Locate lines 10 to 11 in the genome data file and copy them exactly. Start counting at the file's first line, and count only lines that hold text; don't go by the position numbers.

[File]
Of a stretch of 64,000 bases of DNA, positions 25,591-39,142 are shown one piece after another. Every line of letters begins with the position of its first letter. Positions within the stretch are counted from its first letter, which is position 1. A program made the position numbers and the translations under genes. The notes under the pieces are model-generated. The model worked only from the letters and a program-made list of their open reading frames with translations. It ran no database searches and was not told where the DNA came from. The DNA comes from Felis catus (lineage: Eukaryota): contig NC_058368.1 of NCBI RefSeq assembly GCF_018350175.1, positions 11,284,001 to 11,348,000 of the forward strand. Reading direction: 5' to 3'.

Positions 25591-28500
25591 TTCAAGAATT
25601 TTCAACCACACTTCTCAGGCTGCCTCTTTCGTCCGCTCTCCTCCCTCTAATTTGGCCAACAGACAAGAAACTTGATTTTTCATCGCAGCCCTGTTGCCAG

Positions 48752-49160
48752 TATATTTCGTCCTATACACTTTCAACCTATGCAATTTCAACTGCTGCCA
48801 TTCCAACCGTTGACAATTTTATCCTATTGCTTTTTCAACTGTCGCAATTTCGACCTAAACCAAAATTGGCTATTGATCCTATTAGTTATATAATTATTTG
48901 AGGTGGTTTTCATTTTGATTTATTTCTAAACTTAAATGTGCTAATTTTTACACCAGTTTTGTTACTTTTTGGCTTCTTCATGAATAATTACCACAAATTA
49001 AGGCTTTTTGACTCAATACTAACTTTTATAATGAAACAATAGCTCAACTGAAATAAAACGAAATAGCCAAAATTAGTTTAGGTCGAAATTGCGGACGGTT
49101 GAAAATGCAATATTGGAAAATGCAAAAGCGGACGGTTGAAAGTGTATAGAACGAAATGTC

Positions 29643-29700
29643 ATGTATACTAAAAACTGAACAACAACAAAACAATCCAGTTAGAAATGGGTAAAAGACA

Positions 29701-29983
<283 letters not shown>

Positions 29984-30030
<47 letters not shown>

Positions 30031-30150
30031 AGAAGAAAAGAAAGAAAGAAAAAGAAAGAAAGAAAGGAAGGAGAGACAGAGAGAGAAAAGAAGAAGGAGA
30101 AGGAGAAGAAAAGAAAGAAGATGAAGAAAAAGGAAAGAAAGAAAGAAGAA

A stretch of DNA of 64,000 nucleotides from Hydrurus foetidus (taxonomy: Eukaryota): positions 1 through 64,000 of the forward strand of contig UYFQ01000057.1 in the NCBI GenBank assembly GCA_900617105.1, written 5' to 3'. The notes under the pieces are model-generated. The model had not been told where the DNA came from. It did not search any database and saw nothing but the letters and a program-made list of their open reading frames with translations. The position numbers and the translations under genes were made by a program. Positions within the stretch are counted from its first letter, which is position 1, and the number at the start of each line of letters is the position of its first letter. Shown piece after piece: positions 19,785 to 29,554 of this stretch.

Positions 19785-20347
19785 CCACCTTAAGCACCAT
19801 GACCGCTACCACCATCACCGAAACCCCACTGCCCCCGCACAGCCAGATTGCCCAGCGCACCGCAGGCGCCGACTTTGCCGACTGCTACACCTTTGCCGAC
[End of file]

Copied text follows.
49101 GAAAATGCAATATTGGAAAATGCAAAAGCGGACGGTTGAAAGTGTATAGAACGAAATGTC

Positions 29643-29700